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South Africa VAT Regulations

What is Value Added Tax?

Value Added Tax (VAT) is an indirect taxation on consumption of goods and services in the economy. This means that the Government raises revenue by requiring specific traders/vendors to register and charge VAT on taxable supplies of goods or services.

How it works is simple. It is a 14% charge on most supplies and importations with a limited range of exempted services or goods (these excepted services or goods would be charged at 0%). Only the consumption of goods and services in South Africa is taxed with VAT.

To qualify to register for VAT you need to make taxable supplies in excess of R1 million in a 12 month period (consecutive). If this is the case it is compulsory that you register for VAT. You may also to voluntarily register for VAT provided that the minimum threshold of R50 000 has been exceeded in the past 12 month period.

Vendors (persons who have either voluntarily registered / have been liable to register) have to take on certain responsibilities relating to VAT. They need to ensure that VAT is collected on taxable transactions and submit returns and payments on time. VAT needs to be included on issued tax invoices and VAT must be included in all quotations and advertisements.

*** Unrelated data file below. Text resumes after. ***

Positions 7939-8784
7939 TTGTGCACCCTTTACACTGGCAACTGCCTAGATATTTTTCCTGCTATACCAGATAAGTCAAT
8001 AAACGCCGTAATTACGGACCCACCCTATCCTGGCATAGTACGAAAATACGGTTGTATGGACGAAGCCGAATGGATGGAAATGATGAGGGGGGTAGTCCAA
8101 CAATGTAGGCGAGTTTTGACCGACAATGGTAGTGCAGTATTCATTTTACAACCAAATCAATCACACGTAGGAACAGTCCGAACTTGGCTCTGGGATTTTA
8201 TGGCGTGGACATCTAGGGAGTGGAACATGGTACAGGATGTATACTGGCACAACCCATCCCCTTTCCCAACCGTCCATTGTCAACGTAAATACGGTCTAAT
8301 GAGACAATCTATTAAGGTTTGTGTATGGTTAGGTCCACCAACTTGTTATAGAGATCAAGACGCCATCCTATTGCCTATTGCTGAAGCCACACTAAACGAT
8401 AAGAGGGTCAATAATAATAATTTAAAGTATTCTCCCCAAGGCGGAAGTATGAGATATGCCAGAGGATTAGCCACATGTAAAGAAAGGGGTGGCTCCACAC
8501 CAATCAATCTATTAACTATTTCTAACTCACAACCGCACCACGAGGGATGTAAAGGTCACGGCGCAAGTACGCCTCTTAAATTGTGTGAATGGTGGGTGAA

You can make your VAT payments by using one of the following channels:

  • Post
  • SARS branches
  • Electronic Funds Transfer (EFT; Debit Order and eFiling
  • Various banks

SARS has payment rules and reference guides for easy reading and to ensure that you comply with their requirements.

Applications for VAT registration must be done in person in order for SARS to verify and confirm application details and Identification documentation.

For detailed assistance there is a Guide for Completion of VAT Registration Applications Form – it would be wise to read this in detail so that you know the ins and outs of VAT Registration.

From a legal perspective; SARS has available on their website VAT Legislation - Value-Added-Tax Act No 89 of 1991 (as amended); and Regulations and Government Notices for VAT. Once again it would be wise to read this in detail. They have other documentation available for reading which include (but limited to) the Interpretation and Rulings and easy reference links.

SARS website also supplies you with easy access to the VAT forms; VAT brochures and guides and VAT publications.

With this type of on-line support it is easy to become registered and compliant with all the VAT related requirements.

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